Specifically, the patient would undergo in-office power bleaching using a chemically activated whitening gel (Opalescence® Boost™, Ultradent Products, Inc, www.ultradent.com). This 38% hydrogen peroxide power-bleaching gel represents a conservative alternative for treating discolored teeth. Additionally, to further enhance the whitening effects, a 10% hydrogen peroxide take-home system (Opalescence® Trèswhite ™ Supreme) featuring preloaded, preformed trays and fluoride would be dispensed for use for 10 days.
The shade of the patient’s teeth was evaluated against the classic Vita shade tabs and determined to be A1 (Figure 4). However, according to the Vita 3-D Master Shade Guide, the patient’s prebleaching shade was M1.5 (Figure 5). The goal of the whitening procedures was to achieve a higher value for the patient’s teeth.
Preparation for In-Office Bleaching
Before initiating the in-office whitening procedure, the tooth surfaces were cleansed to remove any calculus or extrinsic stains (Figure 6). While performing the prophylaxis, care was taken not to exceed 5,000 RPM.
Cheek and lip retractors were used, and cotton rolls and a facial mask were also used to prevent the whitening gel from contacting the patient’s skin. A generous amount of lip balm was applied to prevent the patient’s lips from drying out during the whitening procedure. The patient was also provided with suitable eye protection.
The teeth to be whitened were isolated using a unique, light-reflective and passively adhesive (sealing) light-cured resin (OpalDam®, Ultradent ). This was applied in a 1.5-mm to 2-mm thickness covering 4 mm to 6 mm apically from the gingival margin (Figure 7). Approximately 0.5 mm of protector was placed on the tooth surface adjacent to the gingival margin. After application, the gingival protector was cured for 20 seconds per light guide width using a quality curing light.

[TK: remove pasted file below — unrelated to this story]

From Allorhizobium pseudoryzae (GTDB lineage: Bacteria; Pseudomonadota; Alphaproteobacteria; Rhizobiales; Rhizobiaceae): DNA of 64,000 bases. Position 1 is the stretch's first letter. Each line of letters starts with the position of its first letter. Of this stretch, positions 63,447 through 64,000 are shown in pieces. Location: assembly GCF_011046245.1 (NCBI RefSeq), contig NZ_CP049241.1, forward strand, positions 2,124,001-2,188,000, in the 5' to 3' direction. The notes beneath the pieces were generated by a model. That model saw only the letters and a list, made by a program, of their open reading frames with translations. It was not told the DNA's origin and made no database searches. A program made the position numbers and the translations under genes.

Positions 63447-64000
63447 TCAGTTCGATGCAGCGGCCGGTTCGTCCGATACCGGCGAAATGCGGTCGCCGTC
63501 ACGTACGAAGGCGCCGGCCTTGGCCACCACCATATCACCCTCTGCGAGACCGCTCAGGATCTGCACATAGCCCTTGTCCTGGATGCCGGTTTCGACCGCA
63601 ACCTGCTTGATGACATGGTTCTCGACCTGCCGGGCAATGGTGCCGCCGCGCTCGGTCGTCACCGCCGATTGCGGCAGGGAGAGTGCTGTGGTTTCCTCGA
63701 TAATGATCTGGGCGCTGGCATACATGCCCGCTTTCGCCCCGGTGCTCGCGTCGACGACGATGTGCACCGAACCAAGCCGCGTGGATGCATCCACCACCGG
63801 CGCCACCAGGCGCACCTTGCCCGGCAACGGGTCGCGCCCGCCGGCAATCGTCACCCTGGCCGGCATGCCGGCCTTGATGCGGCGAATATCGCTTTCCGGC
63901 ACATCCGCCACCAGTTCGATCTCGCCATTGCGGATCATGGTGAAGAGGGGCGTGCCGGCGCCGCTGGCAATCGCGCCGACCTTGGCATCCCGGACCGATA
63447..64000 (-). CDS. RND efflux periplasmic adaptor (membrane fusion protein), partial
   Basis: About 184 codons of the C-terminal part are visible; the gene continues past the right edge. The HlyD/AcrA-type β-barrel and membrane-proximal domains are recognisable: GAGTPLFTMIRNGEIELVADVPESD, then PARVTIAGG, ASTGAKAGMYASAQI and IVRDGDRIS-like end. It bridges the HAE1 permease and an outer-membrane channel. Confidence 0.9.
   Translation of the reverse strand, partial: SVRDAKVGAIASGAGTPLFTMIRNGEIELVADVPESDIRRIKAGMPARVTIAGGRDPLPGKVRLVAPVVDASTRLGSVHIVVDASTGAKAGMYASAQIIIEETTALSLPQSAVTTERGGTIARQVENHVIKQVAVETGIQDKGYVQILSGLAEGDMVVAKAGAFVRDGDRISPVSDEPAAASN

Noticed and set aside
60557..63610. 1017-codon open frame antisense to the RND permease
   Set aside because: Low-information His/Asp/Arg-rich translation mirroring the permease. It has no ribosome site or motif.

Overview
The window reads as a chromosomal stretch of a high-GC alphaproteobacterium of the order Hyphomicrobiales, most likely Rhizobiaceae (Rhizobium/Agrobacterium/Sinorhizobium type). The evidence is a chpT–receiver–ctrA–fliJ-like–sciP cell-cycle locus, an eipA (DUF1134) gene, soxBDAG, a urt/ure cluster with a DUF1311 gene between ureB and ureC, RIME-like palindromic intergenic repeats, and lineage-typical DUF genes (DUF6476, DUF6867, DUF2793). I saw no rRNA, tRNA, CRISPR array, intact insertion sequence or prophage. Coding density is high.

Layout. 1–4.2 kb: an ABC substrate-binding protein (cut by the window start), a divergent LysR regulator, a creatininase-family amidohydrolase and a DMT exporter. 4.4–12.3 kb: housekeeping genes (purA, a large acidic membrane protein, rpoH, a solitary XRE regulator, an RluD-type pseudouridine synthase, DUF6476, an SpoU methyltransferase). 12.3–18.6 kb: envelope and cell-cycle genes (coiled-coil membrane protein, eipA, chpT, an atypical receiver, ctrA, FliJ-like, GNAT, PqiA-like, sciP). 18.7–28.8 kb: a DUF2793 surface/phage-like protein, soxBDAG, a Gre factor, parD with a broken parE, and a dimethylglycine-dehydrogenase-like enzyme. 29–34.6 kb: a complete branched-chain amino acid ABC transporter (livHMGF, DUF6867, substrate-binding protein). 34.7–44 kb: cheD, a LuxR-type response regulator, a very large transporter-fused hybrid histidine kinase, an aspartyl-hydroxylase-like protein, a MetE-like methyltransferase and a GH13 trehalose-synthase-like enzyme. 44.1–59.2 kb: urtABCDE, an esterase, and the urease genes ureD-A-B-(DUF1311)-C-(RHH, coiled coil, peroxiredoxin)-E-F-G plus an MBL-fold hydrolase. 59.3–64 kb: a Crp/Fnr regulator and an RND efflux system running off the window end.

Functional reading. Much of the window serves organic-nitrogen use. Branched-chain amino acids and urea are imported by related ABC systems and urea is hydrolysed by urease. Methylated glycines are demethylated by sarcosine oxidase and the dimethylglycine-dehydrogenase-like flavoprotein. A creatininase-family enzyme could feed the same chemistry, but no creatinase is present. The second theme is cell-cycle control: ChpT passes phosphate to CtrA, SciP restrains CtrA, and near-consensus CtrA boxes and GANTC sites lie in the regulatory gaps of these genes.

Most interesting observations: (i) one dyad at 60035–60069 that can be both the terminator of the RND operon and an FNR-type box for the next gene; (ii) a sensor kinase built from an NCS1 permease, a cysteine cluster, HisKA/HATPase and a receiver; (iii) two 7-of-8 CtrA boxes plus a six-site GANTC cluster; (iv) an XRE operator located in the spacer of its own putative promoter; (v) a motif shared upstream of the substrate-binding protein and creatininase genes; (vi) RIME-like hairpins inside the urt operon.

The surfaces of the teeth were then carefully cleaned with prophy paste to remove any excess resin film, taking care not to dislodge the cured barrier. Then, to facilitate the full-arch bleaching, a tongue/bite block (Figure 8) was placed in the molar region and held in place with gentle but firm biting pressure.
Application of In-Office Bleaching Agents
The activator and bleaching agent were thoroughly mixed using the syringe-to-syringe process (Figure 9), ultimately reaching the desired viscosity. The 38% hydrogen peroxide power-whitening gel was syringed onto the labial surface of each tooth to be whitened in a thickness of between 0.5 mm and 1 mm; the gel was extended slightly onto the incisal/occlusal edges.
The gel was removed from each tooth 15 minutes after application using suction only (Figure 11). A surgical aspiration tip worked well for this purpose, and water was not used during the initial suction. Once all visible gel was removed, the teeth were thoroughly rinsed, with the water directed toward the incisal edges of the teeth and high-volume suction used.
The teeth were then air-dried, after which the gingival barrier was lifted off using an explorer (Figure 12). Any gingival protector that remained interproximally was removed using floss or an explorer.
Take-Home Vital Tooth Bleaching
Before demonstrating and dispensing the selected take-home vital tooth-bleaching system (Opalescence Trèswhite Supreme), a subjective shade analysis of the patient’s teeth was performed. Her postbleaching shade was determined to be 0.5 M1 (Figure 13).